On the other hand, the US based Chime, UK favourite Monzo and Germany’s N26 do satisfy the criteria to be classed as neo-banks and have truly established themselves in both the personal, and business credit space.

Challenger banks have primarily proven popular with customers the world over as their smaller size and innovative interfaces make them easier to use – accounts can be opened via a phone app and direct debits created at the click of a button whilst on a bathroom break. They are also able to take advantage of banking rules to offer lower fees and better interest rates. Frankly, challenger banks are leaving the “old guard” standing looking like cumbersome, dusty dinosaurs.

But…what the traditional banks do have is stability (2008 crisis notwithstanding…) and, in some cases, literal licences to print money (a little quantitative easing never hurt anybody right?). In reality most neo-banks have been forced into partnerships with traditional banks to underwrite them and increasingly, fin-tech is beginning to feel more and more like a young, hip store front for the same old banking monoliths we all know and loathe.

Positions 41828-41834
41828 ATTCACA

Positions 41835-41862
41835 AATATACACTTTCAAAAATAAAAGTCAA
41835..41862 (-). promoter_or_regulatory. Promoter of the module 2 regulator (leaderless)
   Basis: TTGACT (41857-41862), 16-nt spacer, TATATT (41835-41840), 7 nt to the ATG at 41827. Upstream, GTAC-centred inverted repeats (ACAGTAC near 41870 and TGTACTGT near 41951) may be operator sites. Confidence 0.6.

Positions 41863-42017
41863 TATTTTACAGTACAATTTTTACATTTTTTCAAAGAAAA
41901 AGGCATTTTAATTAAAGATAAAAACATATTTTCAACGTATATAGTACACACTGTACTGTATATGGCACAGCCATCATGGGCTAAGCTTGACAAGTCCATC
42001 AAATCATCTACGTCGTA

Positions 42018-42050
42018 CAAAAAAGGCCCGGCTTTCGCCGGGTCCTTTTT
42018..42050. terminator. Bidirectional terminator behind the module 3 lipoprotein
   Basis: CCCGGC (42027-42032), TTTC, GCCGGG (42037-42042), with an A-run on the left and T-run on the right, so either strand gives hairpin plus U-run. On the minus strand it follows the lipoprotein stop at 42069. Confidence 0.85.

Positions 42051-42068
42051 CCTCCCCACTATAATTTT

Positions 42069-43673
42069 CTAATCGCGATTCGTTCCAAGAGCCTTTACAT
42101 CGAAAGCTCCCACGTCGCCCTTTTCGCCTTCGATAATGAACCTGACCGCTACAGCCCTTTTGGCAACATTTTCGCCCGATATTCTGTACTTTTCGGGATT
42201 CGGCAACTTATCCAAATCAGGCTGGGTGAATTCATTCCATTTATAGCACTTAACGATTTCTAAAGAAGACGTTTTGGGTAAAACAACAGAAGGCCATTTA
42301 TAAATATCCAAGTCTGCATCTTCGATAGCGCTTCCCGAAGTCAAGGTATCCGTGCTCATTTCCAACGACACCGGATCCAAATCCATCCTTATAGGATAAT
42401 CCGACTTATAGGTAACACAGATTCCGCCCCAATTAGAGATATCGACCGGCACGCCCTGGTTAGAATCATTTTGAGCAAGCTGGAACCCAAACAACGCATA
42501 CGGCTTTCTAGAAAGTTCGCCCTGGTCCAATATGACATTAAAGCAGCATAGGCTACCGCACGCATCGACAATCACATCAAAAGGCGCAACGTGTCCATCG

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It’s Time For Africa?

Neo-banking is thriving in the Middle East where vast wealth and liberal financial service laws are allowing the sector to flourish. Europe and the US are also increasingly headed neo-wards although strict financial service rules are still limiting and impeding them to some degree – particularly in the lending and mortgage fields.

One potentially huge market for neo-banks is Africa. The continent covers 20% of the world’s physical landmass and is home to at least 16% of the global population (which is growing fast). Perhaps most interestingly of all though, an estimated 57% – 66% of Africa’s population does not have a bank account making it, quite frankly, a truly unparalleled potential customer base. Africa also has a young, ambitious, forward looking middle-class which seems to churn out even more startups than India and Silicon Valley combined.

All of this therefore begs the question, where are the African Neo-Banks? Or is this just one more sad case of Africa seemingly failing to realise its enormous potential?